Every gardener should grow a few tomatoes – there is such a diverse selection of plants now available. The traditional varieties such as ‘Alicante’ and ‘Moneymaker’ still retain their popularity however hybridization has led to the development of hundreds of tempting varieties. Many of these require lower maintenance and are more disease resistant so can easily be cultivated by the domestic grower.
My father produced tomatoes under heated glass on half an acre in east Cork before the oil crisis hit in the 70’s. He was retired by the time I showed a dedicated interest in horticulture and unfortunately died just days before I received my graduation from the Botanic Gardens. I have one photo of me as a little girl lost amongst hundreds of tomato plants in the glasshouses, oblivious to the fact that my future grew before me! My dad’s tomatoes were renowned for their sweet flavour but I have yet to recapture it!
The tomato fruit has an interesting history, first originating in South America and carried back to Spain during the days of the conquistadores. In its natural habitat it is a perennial plant which grows wild but possibly does not resemble our cultivated varieties which have now adapted to a completely different climate. Its strange relative Tomatillo aka husk tomato is used a lot in Mexican cooking and forms the base for salsa verde and other chili sauces. I have grown it out of curiosity! Both are in the Solanacea family cousins of the potato but also relatives of that black enemy ‘deadly nightshade’ which of course is seriously poisonous.
Tomato varieties are best listed into groups in an effort to understand their individual qualities:
Classic/Traditional; This is the simple tomato as we all know it. These are often referred to as cordon varieties and all of them require staking and side shooting. The tip should be removed after the plant has produced 6-7 trusses (bunches) of flowers to ensure the plant directs its energy towards ripening. Although they can be grown outside in a sunny, sheltered position they are more suited for indoor culture. My specialty this year is an unnamed heirloom variety I got from an ardent gardener in Jersey Island. The young plants look incredibly strong with broad leaves and I have been giving them to friends to try. Another variety I grew was a yellow tomato called ‘Golden Sunrise’. Unfortunately I rarely get to taste all the varieties I grow from seed so I have to rely on my customer’s feedback.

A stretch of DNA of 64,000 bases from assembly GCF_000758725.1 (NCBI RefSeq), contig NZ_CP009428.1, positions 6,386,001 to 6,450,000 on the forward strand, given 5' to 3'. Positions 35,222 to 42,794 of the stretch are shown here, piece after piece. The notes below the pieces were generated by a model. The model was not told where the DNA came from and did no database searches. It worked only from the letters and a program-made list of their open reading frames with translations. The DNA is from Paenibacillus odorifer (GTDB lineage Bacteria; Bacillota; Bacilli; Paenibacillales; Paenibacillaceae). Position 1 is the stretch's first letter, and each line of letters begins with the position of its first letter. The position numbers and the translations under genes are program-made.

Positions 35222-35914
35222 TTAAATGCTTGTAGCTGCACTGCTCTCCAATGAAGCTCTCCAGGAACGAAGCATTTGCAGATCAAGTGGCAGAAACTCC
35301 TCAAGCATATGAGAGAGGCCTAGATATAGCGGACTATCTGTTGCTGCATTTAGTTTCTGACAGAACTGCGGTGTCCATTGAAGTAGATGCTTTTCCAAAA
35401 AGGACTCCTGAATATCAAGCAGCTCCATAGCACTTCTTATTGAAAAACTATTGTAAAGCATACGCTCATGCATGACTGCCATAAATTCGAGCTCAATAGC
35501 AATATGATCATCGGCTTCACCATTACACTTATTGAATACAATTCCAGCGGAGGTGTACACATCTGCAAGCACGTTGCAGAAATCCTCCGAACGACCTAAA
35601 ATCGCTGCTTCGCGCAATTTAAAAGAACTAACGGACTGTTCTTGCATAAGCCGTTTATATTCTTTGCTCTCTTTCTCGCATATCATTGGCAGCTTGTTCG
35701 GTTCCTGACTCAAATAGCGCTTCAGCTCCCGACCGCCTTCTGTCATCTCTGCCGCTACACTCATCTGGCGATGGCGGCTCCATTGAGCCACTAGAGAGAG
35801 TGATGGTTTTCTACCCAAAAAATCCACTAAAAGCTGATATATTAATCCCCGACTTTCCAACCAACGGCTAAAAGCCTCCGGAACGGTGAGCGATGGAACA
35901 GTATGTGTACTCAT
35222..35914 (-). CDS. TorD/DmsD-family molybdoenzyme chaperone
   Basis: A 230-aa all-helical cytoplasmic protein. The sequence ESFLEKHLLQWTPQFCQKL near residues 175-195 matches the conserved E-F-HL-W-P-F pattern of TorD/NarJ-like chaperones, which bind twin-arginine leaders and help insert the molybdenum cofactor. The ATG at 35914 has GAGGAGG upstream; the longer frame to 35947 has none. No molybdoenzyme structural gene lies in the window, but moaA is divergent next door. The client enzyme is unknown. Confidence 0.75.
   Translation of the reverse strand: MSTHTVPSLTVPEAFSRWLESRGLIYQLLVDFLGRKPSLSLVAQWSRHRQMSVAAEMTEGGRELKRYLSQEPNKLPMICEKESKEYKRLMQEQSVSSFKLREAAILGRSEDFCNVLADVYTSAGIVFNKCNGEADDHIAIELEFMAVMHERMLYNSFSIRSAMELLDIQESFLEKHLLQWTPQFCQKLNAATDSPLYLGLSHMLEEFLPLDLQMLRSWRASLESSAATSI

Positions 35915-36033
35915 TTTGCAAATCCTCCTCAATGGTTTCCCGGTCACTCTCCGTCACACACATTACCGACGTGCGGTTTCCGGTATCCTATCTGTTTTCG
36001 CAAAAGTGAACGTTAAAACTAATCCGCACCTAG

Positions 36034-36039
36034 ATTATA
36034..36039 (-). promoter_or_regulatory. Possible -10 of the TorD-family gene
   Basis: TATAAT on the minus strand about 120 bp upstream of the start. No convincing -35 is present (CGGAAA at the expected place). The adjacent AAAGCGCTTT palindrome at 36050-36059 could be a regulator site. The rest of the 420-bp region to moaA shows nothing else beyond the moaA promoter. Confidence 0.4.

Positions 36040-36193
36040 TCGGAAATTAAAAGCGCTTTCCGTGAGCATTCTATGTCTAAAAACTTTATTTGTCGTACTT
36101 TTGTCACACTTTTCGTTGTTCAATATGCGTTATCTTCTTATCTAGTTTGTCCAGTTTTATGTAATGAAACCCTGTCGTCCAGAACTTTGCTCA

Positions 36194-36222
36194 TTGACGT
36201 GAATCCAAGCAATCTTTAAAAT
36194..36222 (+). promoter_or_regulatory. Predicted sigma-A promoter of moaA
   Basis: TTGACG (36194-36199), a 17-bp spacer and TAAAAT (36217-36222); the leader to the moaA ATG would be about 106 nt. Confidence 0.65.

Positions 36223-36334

Plum: Last year I propagated an heirloom tomato called ‘San Marzano’ and it has proved a great success. It is revered in Italy and – evidently – by gourmet chefs worldwide as the best tomato for cooking. As the story goes the King of Peru gave the seeds to the King of Naples as a royal gift; no doubt a similar gesture to our president presenting shamrock!
Beef: I have also produced plants of the variety ‘Marmande’. It may prove difficult to ripen in our short summer but could definitely be used to make chutney!
Bush: These dwarf plants which produce full-size tomatoes have been bred for outdoor production. I have not grown them for many years.
Cherry: These come in two sizes the upright such as “Gardeners Delight’ which again requires staking and side shooting, and, the dwarf cherry which is my ultimate favourite. Varieties such as Minibel, Tiny Tim and Tumbler can be grown in large pots or hanging baskets. They require no side shooting or staking just basic liquid feeding and diligent watering. I would recommend these for the beginner and also children love them. The extra advantage is the pot can be moved inside to a sunny windowsill in autumn to aid ripening process.